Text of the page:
I previously wrote a list of potential questions to explore and investigate for my research project, most were broad and quite vague but I've narrowed my list down to a selection of 4 questions. I think my question is still a while away from being finalised in terms of wording and figuring out how exactly I'm going to phrase things but the four options I've narrowed it down to all have the same underlying theme, they are as follows:

- Why are we comfortable expressing human emotion online but struggle with face-to-face interactions?
- To what extent does social media impact the way we interact with each other?
- What effect does social media have on day-to-day social skills/social interactions
- How does social media impact how we develop interpersonal relationships?

I know these are still vague and not well structured but I feel like they're all similar in a way and with further research I'll be able to further narrow down my options and begin expanding and forming my final proposed research question.

Monday, 30 October 2017

The School of Life - How To Live More Wisely Around Our Phones

How To Live More Wisely Around Our Phones - http://www.thebookoflife.org/how-to-live-more-wisely-around-our-phones/

- there's almost no relationship in which the presence of the phone has not had a profound effect
- addiction
- monasticism - distraction - wall-off instantly alluring and most meaningless distractions offered by the wider world
- digital sabbath - engage directly with others, be relaxed, immersed in nature and present
- look things up inside yourself - give ideas time and attention - 'In the minds of geniuses we discover our own neglected thoughts' Ralph Waldo Emerson
- our phones and our relationships - malleability provides the perfect excuse for disengagement from the trickier aspects of other people
- dating - everyone is radically imperfect, compatibility is an achievement of love, it can't be its precondition - cannot help with the real challenge of love - extending sympathy and understanding to human frailty
- nature and the sublime - we are forgetting (as we update) what nature - quietly and with great and tender majesty - might really have been trying to say to us
- stimulation vs calm - our most urgent need is for calm - we react to stimuli even when we're exhausted - phones are endless carriers of claims to rouse us when what we really need is exactly the opposite
- shopping - purchasing ambitions are focused only at the lower level of our own pyramid of needs (reference image within article)
- beyond instagram - we need to make ourselves pay attention - our ease of which we can create an image works against our desire to properly notice anything - put down the phone and sketch
- appreciation - phones deliver the world directly to us yet often limit the things we actually pay attention to
- poetry - brevity to vacuity, serious ideas must be transmitted in long and challenging texts - this is an educated delusion - you can conjure the deepest, sweetest and saddest truths in a few words - brief media to say big important thing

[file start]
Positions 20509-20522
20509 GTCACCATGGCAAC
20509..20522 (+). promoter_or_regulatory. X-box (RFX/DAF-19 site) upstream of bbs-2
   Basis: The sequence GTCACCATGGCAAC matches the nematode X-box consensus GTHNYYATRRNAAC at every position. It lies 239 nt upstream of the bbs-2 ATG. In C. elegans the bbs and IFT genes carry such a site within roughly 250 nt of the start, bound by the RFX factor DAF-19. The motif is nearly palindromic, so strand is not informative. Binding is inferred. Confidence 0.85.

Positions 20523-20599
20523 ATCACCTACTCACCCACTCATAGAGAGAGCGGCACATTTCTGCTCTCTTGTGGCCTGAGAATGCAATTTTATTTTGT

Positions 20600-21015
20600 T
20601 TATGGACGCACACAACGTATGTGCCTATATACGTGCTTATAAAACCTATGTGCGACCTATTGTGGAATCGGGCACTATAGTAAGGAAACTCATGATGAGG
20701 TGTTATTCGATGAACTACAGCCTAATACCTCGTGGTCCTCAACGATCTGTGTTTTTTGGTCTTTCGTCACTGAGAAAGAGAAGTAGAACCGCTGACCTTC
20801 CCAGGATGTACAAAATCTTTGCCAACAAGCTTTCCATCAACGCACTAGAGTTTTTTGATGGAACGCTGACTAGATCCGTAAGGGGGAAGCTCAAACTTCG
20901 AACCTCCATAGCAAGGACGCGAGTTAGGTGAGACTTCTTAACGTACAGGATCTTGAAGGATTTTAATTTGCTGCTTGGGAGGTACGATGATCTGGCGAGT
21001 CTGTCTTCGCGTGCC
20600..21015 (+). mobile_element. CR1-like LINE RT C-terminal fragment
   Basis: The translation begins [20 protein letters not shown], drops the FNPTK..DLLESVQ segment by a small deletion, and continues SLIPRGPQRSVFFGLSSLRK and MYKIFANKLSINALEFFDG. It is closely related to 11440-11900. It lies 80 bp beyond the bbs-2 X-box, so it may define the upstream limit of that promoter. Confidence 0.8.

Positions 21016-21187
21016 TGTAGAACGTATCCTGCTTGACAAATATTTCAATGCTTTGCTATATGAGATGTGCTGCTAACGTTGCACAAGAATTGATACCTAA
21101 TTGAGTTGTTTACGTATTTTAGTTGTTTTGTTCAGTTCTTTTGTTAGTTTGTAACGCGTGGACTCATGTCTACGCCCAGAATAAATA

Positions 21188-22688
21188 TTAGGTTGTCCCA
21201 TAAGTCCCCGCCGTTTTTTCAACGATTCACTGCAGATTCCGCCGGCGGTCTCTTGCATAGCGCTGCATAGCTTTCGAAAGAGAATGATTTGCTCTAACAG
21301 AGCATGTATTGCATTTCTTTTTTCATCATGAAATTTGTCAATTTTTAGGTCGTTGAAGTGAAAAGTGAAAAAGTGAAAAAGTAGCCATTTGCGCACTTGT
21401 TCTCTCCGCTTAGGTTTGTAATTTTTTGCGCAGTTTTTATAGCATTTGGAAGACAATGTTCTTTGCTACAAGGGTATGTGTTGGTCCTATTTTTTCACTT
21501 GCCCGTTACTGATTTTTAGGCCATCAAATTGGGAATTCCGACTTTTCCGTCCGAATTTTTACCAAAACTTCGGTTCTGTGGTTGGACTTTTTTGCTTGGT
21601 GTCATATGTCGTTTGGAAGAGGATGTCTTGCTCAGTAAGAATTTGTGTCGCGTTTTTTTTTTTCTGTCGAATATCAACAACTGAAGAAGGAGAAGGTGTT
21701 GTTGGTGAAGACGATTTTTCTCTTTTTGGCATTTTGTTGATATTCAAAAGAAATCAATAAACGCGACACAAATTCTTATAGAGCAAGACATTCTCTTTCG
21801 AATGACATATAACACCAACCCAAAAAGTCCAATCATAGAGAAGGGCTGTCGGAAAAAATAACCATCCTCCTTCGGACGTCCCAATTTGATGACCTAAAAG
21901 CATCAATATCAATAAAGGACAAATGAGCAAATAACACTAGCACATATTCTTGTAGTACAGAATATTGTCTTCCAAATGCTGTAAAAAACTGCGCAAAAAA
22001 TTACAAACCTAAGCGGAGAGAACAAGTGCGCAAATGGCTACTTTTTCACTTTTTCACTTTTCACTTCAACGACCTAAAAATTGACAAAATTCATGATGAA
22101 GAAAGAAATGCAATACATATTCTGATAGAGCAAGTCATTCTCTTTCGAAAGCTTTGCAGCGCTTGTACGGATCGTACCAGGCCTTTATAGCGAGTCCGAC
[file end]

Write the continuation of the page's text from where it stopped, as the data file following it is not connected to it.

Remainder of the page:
- news - modern idea of news is falsely and unflattering - it imagines we need to know everything thats happened in the world - really important news is just everything that is crucial for us to take in order to understand our own world and our place in it
- FOMO - its not the notion of missing out thats the problem, its ideas of what we might be missing out on - phones unhelpfully skew this
- the dream of being liked - we might know plenty of people but others never quite know us as we wish to be known - loneliness is simply a price we have to pay for holding onto a sincere ambitious view of what companionship must and could be
- travel - while our phones can record and reveal to others the half-formed thoughts circulating our mind they cannot as yet bring our submerged reactions to the surface
- play - the unexpected intensity of fooling around with a normally staid and measured acquaintance - as we play, we forget to cheque our phones 
- selfies - tempting to think we should take them less seriously - distance ourselves from it and see it in a mocking light - but the wiser move might be to get much more ambitious - self-reflection - not seeking the approval of others but seeking self-knowledge
- communication - technology annihilates physical but not psychological, distance - our words move infinitely faster than a carrier pigeon or a scroll bearing slave but we are as yet no better at explaining ourselves than we were in early history
- death - we use our phones for constant reminders - there are more important appointments to be reminded of - appointments with ourselves, our worries and not the anxieties that they create - brevity sadly is the key to appreciation - it is when we remember death that we understand properly the urgency of the time we have left 
- utopia - still so far from technology that will really help us advance - capitalism has delivered on only our simplest of needs - primitive times - in the future our phones will be kind and not merely subservient - they will know how to edge us away from a stupid decision and how to summon up our better natures